In October 2021, “Star Trek” icon William Shatner went where no actor had gone before when he was shot into space aboard Blue Origin’s NS-18 rocket. Shatner, known worldwide as Captain James T. Kirk, commander of the U.S.S. Enterprise, was 90 years old at the time, making him the oldest person to take a voyage to the stars.
The flight in October was delayed a day due to weather, but when it did blast off, Shatner was aboard with a crew of four, including Shatner, Blue Origins’ VP of mission and flight operations Audrey Powers, former NASA engineer Chris Boshulzen, and vice chair for life sciences and healthcare at Dassault Systemes Glen de Vries. Sadly, de Vries was killed in a plane crash just a month later.
NS-18 launched into the wild blue yonder on October 13, 2021, from Blue Origin’s West Texas launch site. Upon its return, Shatner, whom you can watch performing a spoken word version of Elton John’s “Rocket Man” above, was overcome with emotion and moved to tears as he spoke to Blue Origin founder Jeff Bezos. “It’s so thin,” he exclaimed, attempting to describe his journey through the Earth’s atmosphere. “And you’re through it in an instant.”
The flight itself only lasted 10 minutes and 17 seconds, but it left an impression. Shatner told Bezos that he was “overwhelmed by sadness and empathy for this beautiful thing we call Earth.” He went on to describe the experience as “indescribable” and “the most profound experience I can imagine,” recommending, “everyone in the world needs to do this.”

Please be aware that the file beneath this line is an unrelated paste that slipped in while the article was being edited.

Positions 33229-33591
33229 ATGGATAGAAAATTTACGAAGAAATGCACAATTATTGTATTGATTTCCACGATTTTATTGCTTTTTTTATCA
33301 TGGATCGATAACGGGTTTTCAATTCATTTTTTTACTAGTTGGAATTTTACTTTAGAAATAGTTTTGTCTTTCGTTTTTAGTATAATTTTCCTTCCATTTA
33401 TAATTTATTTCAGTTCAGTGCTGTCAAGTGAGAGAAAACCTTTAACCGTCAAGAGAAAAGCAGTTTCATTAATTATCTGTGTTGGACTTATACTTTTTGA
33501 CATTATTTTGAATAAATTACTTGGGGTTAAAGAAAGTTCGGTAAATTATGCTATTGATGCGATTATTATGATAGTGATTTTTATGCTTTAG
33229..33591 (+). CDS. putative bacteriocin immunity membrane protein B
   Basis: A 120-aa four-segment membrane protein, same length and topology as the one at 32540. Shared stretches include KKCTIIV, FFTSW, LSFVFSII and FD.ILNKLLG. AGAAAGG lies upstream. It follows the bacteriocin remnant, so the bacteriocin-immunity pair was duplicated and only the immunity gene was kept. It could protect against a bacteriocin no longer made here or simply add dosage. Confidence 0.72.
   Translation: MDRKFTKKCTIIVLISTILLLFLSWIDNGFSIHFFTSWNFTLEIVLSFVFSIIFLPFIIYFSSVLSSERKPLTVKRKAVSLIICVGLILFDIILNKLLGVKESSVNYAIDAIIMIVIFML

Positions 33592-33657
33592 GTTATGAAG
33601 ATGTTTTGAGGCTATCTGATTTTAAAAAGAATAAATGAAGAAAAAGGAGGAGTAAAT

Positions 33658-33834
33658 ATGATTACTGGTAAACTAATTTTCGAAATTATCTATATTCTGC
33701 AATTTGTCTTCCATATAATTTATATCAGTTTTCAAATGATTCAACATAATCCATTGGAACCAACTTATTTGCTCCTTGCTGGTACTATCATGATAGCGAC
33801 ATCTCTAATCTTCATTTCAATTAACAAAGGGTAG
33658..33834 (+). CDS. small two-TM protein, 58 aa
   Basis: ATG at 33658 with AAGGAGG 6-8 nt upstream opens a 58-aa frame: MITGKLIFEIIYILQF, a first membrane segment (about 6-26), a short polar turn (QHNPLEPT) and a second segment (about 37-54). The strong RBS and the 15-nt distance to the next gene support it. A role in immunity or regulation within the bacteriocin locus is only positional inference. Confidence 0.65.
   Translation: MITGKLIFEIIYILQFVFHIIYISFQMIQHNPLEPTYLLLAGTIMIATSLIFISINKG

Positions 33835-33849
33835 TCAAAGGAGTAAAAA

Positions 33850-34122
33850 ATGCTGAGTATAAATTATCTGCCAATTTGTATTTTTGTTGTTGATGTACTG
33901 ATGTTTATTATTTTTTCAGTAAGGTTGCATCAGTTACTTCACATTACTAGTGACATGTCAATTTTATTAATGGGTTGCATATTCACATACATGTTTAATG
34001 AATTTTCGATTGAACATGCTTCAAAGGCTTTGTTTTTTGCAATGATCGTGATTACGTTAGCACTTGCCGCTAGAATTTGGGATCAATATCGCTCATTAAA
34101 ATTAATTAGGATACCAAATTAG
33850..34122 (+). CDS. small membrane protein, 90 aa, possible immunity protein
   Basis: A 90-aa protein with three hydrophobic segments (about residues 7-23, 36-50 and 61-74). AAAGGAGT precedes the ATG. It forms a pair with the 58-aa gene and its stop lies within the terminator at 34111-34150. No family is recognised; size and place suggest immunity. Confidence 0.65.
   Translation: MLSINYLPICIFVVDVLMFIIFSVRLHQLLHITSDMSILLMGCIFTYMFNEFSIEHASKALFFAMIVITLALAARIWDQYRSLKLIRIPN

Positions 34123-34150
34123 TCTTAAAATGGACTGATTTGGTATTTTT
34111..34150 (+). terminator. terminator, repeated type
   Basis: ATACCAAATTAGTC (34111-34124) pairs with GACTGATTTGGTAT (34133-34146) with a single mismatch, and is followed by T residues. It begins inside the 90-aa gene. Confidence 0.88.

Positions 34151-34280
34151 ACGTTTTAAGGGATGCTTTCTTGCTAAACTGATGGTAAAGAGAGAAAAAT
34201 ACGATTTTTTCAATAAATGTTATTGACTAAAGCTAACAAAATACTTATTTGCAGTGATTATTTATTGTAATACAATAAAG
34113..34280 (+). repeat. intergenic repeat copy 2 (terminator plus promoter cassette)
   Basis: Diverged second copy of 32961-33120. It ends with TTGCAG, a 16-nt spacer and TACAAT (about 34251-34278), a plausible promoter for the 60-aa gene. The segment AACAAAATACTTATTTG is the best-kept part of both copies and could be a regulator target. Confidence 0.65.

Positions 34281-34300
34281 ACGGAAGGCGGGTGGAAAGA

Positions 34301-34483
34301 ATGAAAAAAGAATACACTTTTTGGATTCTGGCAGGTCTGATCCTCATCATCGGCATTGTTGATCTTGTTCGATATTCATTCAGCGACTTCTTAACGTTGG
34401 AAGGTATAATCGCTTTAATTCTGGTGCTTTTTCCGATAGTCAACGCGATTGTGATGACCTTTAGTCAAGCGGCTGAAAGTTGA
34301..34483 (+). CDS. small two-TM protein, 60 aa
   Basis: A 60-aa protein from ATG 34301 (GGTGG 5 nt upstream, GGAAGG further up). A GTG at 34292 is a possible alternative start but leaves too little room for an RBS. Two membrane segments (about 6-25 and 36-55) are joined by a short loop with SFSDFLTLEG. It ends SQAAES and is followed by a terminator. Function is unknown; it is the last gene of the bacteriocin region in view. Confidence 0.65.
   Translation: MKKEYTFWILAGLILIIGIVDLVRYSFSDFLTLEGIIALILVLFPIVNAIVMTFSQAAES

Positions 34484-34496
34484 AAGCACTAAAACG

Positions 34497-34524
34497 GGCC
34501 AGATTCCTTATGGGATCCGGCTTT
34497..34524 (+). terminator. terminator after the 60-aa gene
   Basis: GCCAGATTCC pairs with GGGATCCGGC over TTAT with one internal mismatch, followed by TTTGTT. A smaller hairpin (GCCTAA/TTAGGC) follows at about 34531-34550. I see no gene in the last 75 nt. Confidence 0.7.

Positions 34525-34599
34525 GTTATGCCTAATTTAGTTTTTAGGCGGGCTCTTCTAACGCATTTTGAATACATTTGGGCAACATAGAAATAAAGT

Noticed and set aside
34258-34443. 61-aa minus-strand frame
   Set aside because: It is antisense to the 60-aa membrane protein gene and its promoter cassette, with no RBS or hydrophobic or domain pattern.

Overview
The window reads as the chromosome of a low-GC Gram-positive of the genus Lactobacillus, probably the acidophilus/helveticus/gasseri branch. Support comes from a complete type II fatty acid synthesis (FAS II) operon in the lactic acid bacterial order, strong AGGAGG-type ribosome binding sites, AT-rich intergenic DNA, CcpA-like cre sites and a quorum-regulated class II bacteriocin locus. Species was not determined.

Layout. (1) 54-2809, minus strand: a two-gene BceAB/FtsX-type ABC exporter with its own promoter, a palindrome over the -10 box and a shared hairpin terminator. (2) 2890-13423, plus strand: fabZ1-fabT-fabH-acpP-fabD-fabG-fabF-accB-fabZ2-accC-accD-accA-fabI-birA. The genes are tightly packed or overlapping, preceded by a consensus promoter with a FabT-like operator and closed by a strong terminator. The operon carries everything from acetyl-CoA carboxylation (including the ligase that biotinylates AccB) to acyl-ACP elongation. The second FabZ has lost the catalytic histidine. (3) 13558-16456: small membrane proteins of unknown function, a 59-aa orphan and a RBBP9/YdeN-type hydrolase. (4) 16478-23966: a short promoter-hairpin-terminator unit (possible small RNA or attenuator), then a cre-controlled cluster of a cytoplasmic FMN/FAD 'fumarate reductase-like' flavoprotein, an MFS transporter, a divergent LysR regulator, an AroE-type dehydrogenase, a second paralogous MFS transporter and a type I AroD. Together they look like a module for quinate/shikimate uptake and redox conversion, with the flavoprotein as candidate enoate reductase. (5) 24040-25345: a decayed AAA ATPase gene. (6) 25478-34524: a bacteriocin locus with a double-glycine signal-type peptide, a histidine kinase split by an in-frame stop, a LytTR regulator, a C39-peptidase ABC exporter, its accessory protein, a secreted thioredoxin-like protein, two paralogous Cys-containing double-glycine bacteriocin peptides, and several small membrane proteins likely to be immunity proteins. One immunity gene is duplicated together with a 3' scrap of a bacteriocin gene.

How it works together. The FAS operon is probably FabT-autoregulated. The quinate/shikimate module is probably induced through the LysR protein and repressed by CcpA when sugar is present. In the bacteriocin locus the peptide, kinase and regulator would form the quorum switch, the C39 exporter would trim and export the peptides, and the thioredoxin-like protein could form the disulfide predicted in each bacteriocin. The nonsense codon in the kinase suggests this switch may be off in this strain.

A Promise Kept
Shatner appeared in conversation with filmmaker Kevin Smith at the 2022 San Diego Comic-Con, and the subject of the actor’s space flight came up. “I went, and I vowed that every moment that I spent in space, would not be playing around with weightlessness, but looking out the window and trying to get an impression,” Shatner said, according to the Hollywood Reporter.
He seems to have honored that vow. A video taken during the flight shows him gazing at the Earth in awe through the vessel’s viewport. “When I went up there,” he told The Times in an August Interview, “and I could see the curvature of the Earth and the vast blackness surrounding it, it really hit home how much we don’t know and how we’re gambling with our planet.”
Worries for the Next Generation
The 91-year-old Shatner has three daughters: Leslie, Lisabeth and Melanie. “Star Trek” fans may remember Leslie and Lisabeth as two of the little girls in the Original Series’ season 1 episode “Miri.” Between the three girls, he has at least four grandchildren, two boys and two girls. The kids thought their granddad’s trip into the void of space was “so cool,” but his daughters were worried about the dangers of space travel and tried to persuade him not to go.
Shatner returned safe, but with concerns of his own, not for himself, but for his own descendants. “I couldn’t help but think about the terrible burden that Clive, my two-year-old great-grandchild, is facing when he gets older,” he told The Times, referring to humans’ disregard for the planet.
The profound effect left on Shatner by his star trek seems to have lingered. Perhaps he’s right. If everybody on planet Earth were able to spend 10 minutes in space, would it change the way they look at their home? Either way, the actor’s perspective seems to have shifted and he can’t stop talking about it.